Philadelphia Suspends a Portion of the Public School Code

It has not been a easy couple of months for the Philadelphia School Reform Commission, the body in charge of overseeing the overhaul of the city’s public school system. Just a few weeks ago, the commission had to issue $300 million in bonds merely to cover its operating expenses for the rest of the year, [...]

It has not been a easy couple of months for the Philadelphia School Reform Commission, the body in charge of overseeing the overhaul of the city’s public school system. Just a few weeks ago, the commission had to issue $300 million in bonds merely to cover its operating expenses for the rest of the year, and just last week it voted to suspend a portion of the state public school code so it can move faster to shutter schools and place a cap on charter school enrollment, all with the aim to save money.

Commission chairman Pedro Ramos said that the move was necessary because the district is running out of funds. To have such decisions comply with the code could mean that the school district would carry up to $1 billion in debt at the conclusion of the five year turnaround plan. He said that the vote was taken to give district officials “flexibility.”

The choice to suspend the code is only one of the powers given to the commission by the state. Others include the ability to cancel contracts if the district finds itself in fiscally dire circumstances. The one that has been the most controversial and which provides the commission with the most leverage is the power to force contract terms onto the city’s education-related unions.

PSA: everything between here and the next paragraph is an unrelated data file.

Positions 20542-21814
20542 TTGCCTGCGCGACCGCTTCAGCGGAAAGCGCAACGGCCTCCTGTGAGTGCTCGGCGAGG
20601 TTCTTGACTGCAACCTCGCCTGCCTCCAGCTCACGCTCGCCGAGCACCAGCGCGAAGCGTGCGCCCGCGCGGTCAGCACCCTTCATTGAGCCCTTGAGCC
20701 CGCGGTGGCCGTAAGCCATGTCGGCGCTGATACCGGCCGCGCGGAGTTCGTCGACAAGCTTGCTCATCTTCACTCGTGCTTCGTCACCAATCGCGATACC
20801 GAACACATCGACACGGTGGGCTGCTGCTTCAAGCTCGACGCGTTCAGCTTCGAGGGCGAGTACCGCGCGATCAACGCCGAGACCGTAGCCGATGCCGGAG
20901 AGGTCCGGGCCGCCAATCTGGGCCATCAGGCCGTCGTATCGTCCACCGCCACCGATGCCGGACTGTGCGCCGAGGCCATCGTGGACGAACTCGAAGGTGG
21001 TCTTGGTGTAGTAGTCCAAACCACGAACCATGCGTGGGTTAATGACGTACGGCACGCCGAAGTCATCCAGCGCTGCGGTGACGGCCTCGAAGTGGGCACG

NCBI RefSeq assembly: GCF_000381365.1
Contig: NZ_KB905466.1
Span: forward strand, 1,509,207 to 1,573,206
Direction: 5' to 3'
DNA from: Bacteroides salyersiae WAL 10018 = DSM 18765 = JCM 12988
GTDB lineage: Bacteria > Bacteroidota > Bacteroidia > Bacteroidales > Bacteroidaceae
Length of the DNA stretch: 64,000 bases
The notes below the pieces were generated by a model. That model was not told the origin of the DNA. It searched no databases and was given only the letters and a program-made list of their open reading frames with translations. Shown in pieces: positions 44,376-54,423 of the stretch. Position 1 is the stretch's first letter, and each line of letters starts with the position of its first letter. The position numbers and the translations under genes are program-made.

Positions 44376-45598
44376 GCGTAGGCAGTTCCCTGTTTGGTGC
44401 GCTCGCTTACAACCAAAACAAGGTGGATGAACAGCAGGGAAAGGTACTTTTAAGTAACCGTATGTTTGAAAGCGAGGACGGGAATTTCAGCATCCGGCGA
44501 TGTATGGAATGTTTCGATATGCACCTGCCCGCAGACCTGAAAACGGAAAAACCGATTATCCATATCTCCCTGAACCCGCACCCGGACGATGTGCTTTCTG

Ramos said that suspending the code was necessary because charter school expansion costs the district a great deal of money.

The charter cap is particularly important. In the past, charter schools in the city have not expanded unless the SRC gave them permission to do so. But a court challenge by the Walter D. Palmer Leadership Learning Partners Charter School threw that convention out the window, and, technically, charters can expand without SRC approval.

Ramos added that the suspension didn’t mean that the district would see no charter expansions at all. He said that the move allows the district to meet charters at a negotiation table over their expansion plans and protects the district from any kind of expensive surprises.

The SRC also voted to sell three vacant buildings. The former John Paul Jones Middle School Annex on Amber Street in Kensington was sold to Elm City Capital and Richmond Mills for $250,000; the old Simon Muhr School on Germantown Avenue in North Philadelphia was sold to Philadelphia Suburban Development Corp. for $150,000; and the former Rudolph S. Walton School on North 28th Street in North Philadelphia went to KIPP Philadelphia Charter for $320,000.

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